As a former USC football coach, UW head coach Steve Sarkisian knows a little something about hyping players and preparing them for national exposure. And when it comes to quarterback Jake Locker, Sarkisian is starting to sound a little bit like a political campaign manager. First, the Carson Palmer comparisons, and now this from Tim Booth of the Associated Press.
“He’s not just the guy from Ferndale anymore,” Sarkisian said. “This was an invaluable experience for him, to push him out there, get him comfortable out there doing the things that he’s done. He’s done fantastic with it. I think he’s really found some of his own personality and he’s allowed it to come out and get people to really know him as a person.”
But that doesn’t mean all of the Palin-esque, cheery kid-next-door charm is staying repressed.
Having a public persona is a continuing evolution for Locker, even though he’s become more comfortable with who he is and what he’s about. He loves country music and his pickup truck, jeans and camouflage are his preferred attire. His dog goes almost everywhere with his master, especially happy when they go to Eastern Washington for duck hunting.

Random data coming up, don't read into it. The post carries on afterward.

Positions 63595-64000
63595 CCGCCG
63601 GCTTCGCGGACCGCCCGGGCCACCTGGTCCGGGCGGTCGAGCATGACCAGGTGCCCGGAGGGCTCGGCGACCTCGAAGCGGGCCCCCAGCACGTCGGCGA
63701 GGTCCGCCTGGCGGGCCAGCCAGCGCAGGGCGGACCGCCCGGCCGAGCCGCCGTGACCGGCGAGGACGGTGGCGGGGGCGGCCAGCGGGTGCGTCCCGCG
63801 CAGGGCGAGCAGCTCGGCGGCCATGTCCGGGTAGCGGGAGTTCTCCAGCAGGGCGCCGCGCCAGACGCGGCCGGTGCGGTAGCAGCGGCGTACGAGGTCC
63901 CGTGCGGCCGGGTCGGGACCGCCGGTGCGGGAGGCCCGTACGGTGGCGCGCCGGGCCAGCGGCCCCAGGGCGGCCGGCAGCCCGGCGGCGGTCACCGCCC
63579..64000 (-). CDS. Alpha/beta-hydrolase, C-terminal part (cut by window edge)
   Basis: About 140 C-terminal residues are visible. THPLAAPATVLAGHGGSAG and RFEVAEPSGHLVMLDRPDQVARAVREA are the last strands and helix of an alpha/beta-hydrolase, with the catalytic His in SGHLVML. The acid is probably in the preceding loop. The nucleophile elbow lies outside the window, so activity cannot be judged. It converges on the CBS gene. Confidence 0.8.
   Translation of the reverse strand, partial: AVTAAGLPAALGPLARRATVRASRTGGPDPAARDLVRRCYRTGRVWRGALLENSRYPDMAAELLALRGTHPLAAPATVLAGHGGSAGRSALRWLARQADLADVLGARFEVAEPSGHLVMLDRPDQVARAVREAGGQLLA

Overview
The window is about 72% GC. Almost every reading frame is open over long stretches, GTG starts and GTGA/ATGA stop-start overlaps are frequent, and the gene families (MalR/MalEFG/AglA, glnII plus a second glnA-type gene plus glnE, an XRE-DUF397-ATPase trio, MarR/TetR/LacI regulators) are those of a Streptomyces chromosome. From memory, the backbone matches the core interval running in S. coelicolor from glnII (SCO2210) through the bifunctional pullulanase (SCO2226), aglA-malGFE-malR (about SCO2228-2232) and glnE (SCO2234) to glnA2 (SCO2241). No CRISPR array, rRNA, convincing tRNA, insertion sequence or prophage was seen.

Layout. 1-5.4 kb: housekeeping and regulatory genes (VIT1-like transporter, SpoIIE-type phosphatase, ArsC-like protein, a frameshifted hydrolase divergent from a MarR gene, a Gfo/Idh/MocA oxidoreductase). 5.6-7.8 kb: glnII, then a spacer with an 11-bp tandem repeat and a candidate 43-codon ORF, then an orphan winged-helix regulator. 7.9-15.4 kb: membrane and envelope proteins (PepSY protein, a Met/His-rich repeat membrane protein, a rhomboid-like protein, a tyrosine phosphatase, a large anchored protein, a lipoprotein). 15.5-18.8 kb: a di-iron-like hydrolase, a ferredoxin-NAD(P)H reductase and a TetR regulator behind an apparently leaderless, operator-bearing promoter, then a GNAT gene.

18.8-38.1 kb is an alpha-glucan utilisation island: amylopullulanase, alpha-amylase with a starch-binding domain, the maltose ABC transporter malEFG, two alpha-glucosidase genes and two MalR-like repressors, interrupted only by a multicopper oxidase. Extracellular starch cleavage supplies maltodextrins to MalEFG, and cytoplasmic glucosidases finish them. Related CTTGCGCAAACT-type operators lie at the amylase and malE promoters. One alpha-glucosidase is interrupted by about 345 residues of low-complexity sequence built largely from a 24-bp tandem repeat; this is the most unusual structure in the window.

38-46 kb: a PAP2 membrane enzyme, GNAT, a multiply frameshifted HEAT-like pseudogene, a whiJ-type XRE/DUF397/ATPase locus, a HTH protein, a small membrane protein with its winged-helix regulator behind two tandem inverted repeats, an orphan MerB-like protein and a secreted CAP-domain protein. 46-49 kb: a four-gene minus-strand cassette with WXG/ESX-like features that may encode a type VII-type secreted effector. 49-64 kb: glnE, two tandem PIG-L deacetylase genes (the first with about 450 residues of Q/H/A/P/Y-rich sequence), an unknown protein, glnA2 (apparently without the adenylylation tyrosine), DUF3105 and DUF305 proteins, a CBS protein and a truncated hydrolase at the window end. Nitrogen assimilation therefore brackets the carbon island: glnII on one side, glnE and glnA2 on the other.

Easy, Oregon fans. No pun intended.
In this case, it’s all about playing both sides of the fence. Play up the local angle to show a “by the bootstraps” work ethic and friendly personality. But focus on the national aspirations to force the argument that Locker isn’t just a flash in the pan way out in the nation’s isolated Northwest corner. Indeed, Sarkisian is smart to address the biggest perceived weakness in Jake Locker’s Heisman candidacy: his lack of national notoriety due mostly to Washington’s lack of success and geographical isolation. When the competition includes a guy like Terrelle Pryor — a national name for years at an elite, storied college football institution — the “good guy from a small town” angle won’t be enough.
Sarkisian isn’t doing this just for Locker, though. The worst case for Sarkisian is for Locker to have a Heisman season and not get the attention he deserved because he flew under the radar. That would reflect poorly on the entire program and undercut Sarkisian’s ability to land big-time recruits who realistically dream of chasing future Heismans. Here, the hype is a win/win for all parties involved, especially if Locker can get it done on Saturdays.
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